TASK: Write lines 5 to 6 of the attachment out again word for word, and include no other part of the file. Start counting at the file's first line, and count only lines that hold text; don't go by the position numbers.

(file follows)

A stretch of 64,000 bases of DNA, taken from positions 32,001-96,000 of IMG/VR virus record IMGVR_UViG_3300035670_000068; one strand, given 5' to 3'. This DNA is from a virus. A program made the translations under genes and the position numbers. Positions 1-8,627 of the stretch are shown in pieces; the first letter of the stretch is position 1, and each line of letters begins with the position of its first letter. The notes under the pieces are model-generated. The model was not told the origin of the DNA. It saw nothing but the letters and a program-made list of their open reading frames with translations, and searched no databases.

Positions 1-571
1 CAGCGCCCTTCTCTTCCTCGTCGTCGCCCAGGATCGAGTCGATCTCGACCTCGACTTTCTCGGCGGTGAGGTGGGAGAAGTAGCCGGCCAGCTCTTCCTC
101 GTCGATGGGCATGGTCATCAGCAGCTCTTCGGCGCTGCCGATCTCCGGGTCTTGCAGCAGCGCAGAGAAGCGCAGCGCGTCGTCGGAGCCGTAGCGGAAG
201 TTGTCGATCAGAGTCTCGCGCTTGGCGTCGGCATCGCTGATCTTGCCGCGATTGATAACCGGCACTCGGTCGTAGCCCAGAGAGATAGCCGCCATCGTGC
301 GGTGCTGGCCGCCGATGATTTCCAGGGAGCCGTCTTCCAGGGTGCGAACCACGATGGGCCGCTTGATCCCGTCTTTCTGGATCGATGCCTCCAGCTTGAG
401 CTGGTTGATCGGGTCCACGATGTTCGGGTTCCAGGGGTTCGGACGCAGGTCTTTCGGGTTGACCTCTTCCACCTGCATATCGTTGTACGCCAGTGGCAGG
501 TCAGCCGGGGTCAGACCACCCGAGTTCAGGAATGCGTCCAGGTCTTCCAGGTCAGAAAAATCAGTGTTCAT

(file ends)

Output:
201 TTGTCGATCAGAGTCTCGCGCTTGGCGTCGGCATCGCTGATCTTGCCGCGATTGATAACCGGCACTCGGTCGTAGCCCAGAGAGATAGCCGCCATCGTGC
301 GGTGCTGGCCGCCGATGATTTCCAGGGAGCCGTCTTCCAGGGTGCGAACCACGATGGGCCGCTTGATCCCGTCTTTCTGGATCGATGCCTCCAGCTTGAG